Buckethead Magic Shred Lick Fully Explained

author: DiabolusMusica5 date: 07/25/2011 category: soloing
rating: 10 / votes: 9 
First things first, I must tip my hat to UG/utube user "tapPOOH" b/c without his help, I wouldn't have been able to get this far on these sequences. So with that said, Here we go! So, as previously mentioned Buckethead uses these for pretty much every solo he plays. In order to get to the point where you can zip up and down the fret-board like him, I have broken it down into a couple steps Step 1.) Get this lick under your fingers...It doesn't really matter what key you first learn it in...but I'll show it you in 2 keys anyway... This same lick shown in both A and D minor, consists of 18 notes that are three sets of 16th notes triplets. So there are to be 6 evenly spaced notes per beat for 3 beats for one run through this lick..(Buckethead makes his solos w/ strings of these things)
A Minor
   d    u         d u d u d     u
E|------5h7h8p7p5---5-8-7-8p7p5-------|
B|-5h6h8----------8-------------8p6p5-|
G|o----------------------------------o|
D|o-BucketheadLoopstheselicks--------o|
A|------------------------------------|
E|------------------------------------|
 
The same thing, but transposed to D Minor
 
    d      u              d   u  d  u d        u
E|---------10h12h13p12p10----10-13-12-13p12p10---------|
B|-10h11h13---------------13------------------13p11p10-|
G|o---------------------------------------------------o|
D|o---------------------------------------------------o|
A|-----------------------------------------------------|
E|-----------------------------------------------------|
One other common variation on this pattern that Buckethead tosses into these strings of sequences to make them sound more spontanteous goes like this
 d        u              d  u  d    u      
E|---------10h12h13p12p10|---10-13p10-12h13p12p10--|
B|-10h11h13--------------|-13----------------------|
G|-----------------------|o-----------------------o|
D|It-takes-off-as-normal-|o--but-he-loops-a-few---o|
A|-----------------------|----of-these-in----------|
E|-----------------------|-------------------------|
Getting these cleanly and gracefully under your fingertips and then upwards of 120 B.P.M. w/ a metronome as 16th note triplets concludes step 1.) Step 2.) Become familiar w/ how to play these kinds of licks in key all over the neck. Recall the first example that I gave in A Minor, this is pretty much the same idea in A Minor, but its just on a different part of the neck.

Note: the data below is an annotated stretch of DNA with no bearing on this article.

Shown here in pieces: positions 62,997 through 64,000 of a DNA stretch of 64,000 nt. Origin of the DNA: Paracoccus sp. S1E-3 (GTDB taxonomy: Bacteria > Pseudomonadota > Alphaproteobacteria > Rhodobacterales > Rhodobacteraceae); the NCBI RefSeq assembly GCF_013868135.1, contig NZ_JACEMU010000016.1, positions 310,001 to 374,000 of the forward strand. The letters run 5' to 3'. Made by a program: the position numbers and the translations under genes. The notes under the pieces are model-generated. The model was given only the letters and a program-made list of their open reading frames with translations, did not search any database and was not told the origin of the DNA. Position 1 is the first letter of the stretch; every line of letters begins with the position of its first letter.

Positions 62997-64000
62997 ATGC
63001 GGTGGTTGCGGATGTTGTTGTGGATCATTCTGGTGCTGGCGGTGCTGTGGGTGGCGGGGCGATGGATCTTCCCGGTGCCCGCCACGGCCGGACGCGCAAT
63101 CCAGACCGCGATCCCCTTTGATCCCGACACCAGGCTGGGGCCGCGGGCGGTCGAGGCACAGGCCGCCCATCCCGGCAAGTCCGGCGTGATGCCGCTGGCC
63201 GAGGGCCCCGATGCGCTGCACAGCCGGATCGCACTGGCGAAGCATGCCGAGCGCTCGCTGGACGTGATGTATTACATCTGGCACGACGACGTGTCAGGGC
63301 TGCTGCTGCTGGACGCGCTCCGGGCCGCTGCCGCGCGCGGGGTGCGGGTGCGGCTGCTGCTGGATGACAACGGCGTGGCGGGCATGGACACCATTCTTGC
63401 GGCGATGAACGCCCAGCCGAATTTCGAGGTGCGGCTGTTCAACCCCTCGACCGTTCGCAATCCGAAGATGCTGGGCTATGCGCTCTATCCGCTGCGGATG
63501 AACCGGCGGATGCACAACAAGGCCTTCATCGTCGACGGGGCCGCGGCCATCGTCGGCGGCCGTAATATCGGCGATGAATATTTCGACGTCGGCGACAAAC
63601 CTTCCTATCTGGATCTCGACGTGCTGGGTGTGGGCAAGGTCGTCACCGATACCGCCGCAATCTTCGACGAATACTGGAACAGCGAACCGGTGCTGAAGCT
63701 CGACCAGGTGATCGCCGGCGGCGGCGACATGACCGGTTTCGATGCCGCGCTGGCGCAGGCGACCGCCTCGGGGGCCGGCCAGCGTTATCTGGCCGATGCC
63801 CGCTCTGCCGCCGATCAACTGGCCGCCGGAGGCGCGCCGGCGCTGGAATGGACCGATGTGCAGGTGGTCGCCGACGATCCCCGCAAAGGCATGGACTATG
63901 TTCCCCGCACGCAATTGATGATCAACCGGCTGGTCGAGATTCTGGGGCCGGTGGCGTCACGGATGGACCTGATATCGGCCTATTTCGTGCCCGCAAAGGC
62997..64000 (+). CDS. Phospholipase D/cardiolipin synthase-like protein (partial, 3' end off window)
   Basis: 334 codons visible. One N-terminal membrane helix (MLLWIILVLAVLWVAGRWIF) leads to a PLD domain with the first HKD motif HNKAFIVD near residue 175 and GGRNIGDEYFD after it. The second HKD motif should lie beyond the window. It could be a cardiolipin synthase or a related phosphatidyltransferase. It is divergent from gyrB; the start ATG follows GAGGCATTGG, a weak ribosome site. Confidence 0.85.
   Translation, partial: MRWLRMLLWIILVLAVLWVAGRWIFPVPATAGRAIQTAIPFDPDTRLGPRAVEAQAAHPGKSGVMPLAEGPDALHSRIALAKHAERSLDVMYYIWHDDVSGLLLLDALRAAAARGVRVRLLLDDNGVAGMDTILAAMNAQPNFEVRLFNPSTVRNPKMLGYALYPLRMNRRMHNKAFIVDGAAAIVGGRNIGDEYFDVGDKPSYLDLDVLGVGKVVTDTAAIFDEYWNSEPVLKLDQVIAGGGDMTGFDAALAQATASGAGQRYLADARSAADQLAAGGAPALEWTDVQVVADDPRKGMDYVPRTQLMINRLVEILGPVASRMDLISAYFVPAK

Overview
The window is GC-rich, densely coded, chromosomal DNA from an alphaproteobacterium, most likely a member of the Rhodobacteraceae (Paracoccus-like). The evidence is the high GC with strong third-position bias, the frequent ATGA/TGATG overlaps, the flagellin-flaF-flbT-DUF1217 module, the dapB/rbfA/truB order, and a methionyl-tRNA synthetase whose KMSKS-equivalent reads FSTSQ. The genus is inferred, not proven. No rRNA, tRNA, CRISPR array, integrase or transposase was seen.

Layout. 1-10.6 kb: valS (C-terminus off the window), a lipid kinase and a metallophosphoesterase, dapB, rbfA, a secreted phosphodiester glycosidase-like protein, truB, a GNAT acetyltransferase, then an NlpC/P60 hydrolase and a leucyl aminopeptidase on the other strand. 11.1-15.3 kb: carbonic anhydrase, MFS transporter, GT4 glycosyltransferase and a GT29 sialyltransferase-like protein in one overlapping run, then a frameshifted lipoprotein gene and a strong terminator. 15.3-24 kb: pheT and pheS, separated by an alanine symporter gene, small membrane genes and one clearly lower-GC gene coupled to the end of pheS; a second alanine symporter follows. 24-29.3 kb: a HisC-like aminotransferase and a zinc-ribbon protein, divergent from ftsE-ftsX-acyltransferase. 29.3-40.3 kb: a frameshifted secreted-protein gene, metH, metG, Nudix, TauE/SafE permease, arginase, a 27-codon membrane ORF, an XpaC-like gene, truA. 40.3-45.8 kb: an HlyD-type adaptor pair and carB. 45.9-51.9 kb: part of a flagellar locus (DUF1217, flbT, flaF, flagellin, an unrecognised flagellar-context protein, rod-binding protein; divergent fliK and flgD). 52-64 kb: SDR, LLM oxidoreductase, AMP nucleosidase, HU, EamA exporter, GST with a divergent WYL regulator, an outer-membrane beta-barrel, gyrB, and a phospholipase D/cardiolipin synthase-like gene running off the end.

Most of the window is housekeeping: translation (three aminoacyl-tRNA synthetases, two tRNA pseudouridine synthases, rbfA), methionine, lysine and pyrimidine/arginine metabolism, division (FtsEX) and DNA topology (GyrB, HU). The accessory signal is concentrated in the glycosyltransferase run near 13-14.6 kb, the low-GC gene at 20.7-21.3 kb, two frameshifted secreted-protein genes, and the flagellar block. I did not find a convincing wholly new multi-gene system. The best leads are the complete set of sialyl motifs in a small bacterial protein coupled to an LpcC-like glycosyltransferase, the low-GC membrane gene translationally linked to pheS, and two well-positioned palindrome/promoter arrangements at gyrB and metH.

A Minor
    d       u             d   u  d u  d       u
E|---------12h13h15p13p12----12-15-13-15p13p12---------|
B|-12h13h15---------------15------------------15p13p12-|
G|o---------------------------------------------------o|
D|o---------------------------------------------------o|
A|-----------------------------------------------------|
E|-----------------------------------------------------|
Step 3.) Learn to construct little "bridge" patterns so that you can play these in solos across the neck (so that way you aren't always stuck playing these in the same position) Heres another example in D minor but with these "bridge" patterns to maintain a seem-less flow while changing hand position
E|-----------------------------------------------------------
B|--------------Sequence#1-----------------------------------
G|o--------------------------------------------continue-onto-
D|o-----7h8h10p8p7--7-10-8-10p8p7--------------next-tab-line-
A|(7h8h10---------10------------10p8p7)-(7h8h10)-------------
E|------------------------------------3-note-bridge----------
  
E|------------------------------------------|
B|----------------Sequence#2----------------|
G|o-------7h9h10p9p7--7-10-9-10p9p7--------o|
D|o-(7h8h10---------10-------------10p8p7)-o|
A|------------------------------------------|
E|------------------------------------------|
Step 4.) Get used to playing through sequences of these with asymetrical rhythmic figurings. -Buckethead doesn't always play these as 16th note triplets...sometime he plays them as septuplets,quintuplets,octuplets, or alternates btw/sextuplets & quintuplets. When he does this, it sort of causes what I can only call a "jilt" in these sequences; and in doing so makes them more interesting. Hope this helps (-: -Nicholas Jacquet
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